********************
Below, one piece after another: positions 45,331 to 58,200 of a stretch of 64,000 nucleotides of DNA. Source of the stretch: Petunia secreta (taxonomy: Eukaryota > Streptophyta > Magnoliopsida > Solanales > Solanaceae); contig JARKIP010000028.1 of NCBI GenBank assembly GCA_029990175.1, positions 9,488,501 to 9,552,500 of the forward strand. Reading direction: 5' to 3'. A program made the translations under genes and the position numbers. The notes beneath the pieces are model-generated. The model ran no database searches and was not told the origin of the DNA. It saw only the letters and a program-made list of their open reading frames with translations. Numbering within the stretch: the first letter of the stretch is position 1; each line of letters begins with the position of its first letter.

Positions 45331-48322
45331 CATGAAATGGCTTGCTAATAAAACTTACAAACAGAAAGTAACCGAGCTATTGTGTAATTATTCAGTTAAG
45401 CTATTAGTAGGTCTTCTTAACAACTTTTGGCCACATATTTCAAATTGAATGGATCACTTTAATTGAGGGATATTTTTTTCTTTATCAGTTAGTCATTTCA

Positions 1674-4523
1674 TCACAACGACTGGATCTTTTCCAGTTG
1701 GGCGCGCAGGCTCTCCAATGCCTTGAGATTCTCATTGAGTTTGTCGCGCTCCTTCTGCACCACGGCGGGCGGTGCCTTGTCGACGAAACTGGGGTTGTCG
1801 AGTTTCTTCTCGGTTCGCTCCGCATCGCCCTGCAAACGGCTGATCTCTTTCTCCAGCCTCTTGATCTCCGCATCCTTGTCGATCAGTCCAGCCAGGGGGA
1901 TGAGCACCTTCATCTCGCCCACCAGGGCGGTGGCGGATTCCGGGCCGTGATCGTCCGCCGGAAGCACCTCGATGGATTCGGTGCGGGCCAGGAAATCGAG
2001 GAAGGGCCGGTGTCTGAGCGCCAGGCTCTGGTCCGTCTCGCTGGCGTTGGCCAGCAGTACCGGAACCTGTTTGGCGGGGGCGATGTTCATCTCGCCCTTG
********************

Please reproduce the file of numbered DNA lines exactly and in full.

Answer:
Below, one piece after another: positions 45,331 to 58,200 of a stretch of 64,000 nucleotides of DNA. Source of the stretch: Petunia secreta (taxonomy: Eukaryota > Streptophyta > Magnoliopsida > Solanales > Solanaceae); contig JARKIP010000028.1 of NCBI GenBank assembly GCA_029990175.1, positions 9,488,501 to 9,552,500 of the forward strand. Reading direction: 5' to 3'. A program made the translations under genes and the position numbers. The notes beneath the pieces are model-generated. The model ran no database searches and was not told the origin of the DNA. It saw only the letters and a program-made list of their open reading frames with translations. Numbering within the stretch: the first letter of the stretch is position 1; each line of letters begins with the position of its first letter.

Positions 45331-48322
45331 CATGAAATGGCTTGCTAATAAAACTTACAAACAGAAAGTAACCGAGCTATTGTGTAATTATTCAGTTAAG
45401 CTATTAGTAGGTCTTCTTAACAACTTTTGGCCACATATTTCAAATTGAATGGATCACTTTAATTGAGGGATATTTTTTTCTTTATCAGTTAGTCATTTCA

Positions 1674-4523
1674 TCACAACGACTGGATCTTTTCCAGTTG
1701 GGCGCGCAGGCTCTCCAATGCCTTGAGATTCTCATTGAGTTTGTCGCGCTCCTTCTGCACCACGGCGGGCGGTGCCTTGTCGACGAAACTGGGGTTGTCG
1801 AGTTTCTTCTCGGTTCGCTCCGCATCGCCCTGCAAACGGCTGATCTCTTTCTCCAGCCTCTTGATCTCCGCATCCTTGTCGATCAGTCCAGCCAGGGGGA
1901 TGAGCACCTTCATCTCGCCCACCAGGGCGGTGGCGGATTCCGGGCCGTGATCGTCCGCCGGAAGCACCTCGATGGATTCGGTGCGGGCCAGGAAATCGAG
2001 GAAGGGCCGGTGTCTGAGCGCCAGGCTCTGGTCCGTCTCGCTGGCGTTGGCCAGCAGTACCGGAACCTGTTTGGCGGGGGCGATGTTCATCTCGCCCTTG